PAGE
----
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Countless kalpas of practice

From Chinese Buddhist Encyclopedia
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countless Kalpas of practice
歴劫修行 ( Jpn ryakko-shugyo )

    Also, Kalpas of practice or many Kalpas of practice. Practice toward Enlightenment over a period of countless Kalpas (one Kalpa being approximately sixteen million years according to one account). In the pre-Lotus Sutra teachings, Enlightenment, or Buddhahood, was Thought to require countless Kalpas of practice to attain. It was maintained that practitioners of Buddhism, as represented by Bodhisattvas, had to practice lifetime after lifetime for countless Kalpas to attain Buddhahood. This idea contrasts with that of attaining Buddhahood in this lifetime or in a single lifetime. Those who aspired for Enlightenment were required to carry out The Six Paramitas and other Bodhisattva practices over innumerable Kalpas. When they had fulfilled The Six Paramitas, they approached Enlightenment but had not yet reached it. The Immeasurable Meanings Sutra, which serves as the prologue to the Lotus Sutra, says: "If there are living beings who are able to hear this Sutra, they will gain great profit. Why? Because if they can practice it, then without fail they will quickly gain unsurpassed Enlightenment. As for those living beings who are unable to hear it, one should know that they will lose great profit, for though immeasurable, boundless, inconceivable asamkhya Kalpas may pass, they will in the end fail to gain unsurpassed Enlightenment. Why? Because they will not know about the great direct way to Enlightenment, but will travel perilous byways beset by numerous hindrances and trials." Nichiren (1222-1282) states in The Object of Devotion for Observing the Mind: "Shakyamuni's practices and the virtues he consequently attained are all contained within the five characters of Myoho-renge-kyo. If we believe in these five characters, we will naturally be granted the same benefits as he was" (365). In the Latter Day of the Law, "the five characters of Myoho-renge-kyo"—which is the essence of the Lotus Sutra and which Nichiren embodied as the object of devotion—is the teaching that enables people to attain Buddhahood in this lifetime.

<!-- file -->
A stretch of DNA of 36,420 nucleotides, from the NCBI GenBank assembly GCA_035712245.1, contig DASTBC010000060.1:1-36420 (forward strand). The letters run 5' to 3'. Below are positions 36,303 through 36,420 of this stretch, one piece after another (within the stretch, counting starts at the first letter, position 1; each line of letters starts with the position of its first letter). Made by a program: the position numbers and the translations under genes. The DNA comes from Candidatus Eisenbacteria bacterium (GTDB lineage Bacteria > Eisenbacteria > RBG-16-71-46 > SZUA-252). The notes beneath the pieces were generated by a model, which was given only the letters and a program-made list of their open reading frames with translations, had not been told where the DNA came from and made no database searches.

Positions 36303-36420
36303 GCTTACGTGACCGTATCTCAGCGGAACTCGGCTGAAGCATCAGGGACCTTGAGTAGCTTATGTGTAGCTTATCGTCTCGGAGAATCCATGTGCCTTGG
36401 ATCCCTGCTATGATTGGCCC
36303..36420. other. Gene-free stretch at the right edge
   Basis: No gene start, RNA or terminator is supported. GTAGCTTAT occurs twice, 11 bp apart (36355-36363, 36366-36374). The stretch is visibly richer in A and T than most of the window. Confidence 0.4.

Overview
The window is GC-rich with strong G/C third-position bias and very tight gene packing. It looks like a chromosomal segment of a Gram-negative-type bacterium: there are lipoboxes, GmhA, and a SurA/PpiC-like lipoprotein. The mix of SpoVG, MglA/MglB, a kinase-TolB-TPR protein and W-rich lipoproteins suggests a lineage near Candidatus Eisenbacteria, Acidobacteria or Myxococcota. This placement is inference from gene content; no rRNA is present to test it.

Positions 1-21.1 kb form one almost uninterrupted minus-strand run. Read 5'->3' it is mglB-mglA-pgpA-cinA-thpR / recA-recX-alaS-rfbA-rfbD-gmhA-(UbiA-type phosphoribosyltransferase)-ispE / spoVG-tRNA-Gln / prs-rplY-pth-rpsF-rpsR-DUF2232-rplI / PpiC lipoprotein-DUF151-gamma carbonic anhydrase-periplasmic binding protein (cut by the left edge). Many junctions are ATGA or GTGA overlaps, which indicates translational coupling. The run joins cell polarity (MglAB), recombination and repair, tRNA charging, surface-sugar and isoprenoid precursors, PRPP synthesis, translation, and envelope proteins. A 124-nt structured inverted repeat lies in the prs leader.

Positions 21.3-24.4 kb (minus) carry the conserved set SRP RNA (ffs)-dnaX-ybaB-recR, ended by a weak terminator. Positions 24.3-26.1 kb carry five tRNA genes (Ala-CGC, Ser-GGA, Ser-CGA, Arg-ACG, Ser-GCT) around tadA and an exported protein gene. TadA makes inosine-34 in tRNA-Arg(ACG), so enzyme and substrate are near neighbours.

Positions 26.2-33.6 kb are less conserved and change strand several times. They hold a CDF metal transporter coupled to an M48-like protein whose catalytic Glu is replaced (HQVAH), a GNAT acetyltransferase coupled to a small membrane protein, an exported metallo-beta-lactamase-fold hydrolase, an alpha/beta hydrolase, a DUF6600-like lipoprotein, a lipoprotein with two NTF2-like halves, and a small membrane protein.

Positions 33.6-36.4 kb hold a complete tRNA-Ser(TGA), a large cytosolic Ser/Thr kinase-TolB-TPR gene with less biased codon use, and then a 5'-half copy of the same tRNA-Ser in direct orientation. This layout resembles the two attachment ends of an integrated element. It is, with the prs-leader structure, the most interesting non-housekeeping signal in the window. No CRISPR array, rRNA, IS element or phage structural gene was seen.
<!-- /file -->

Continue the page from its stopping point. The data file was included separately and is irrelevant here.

Source

www.sgilibrary.org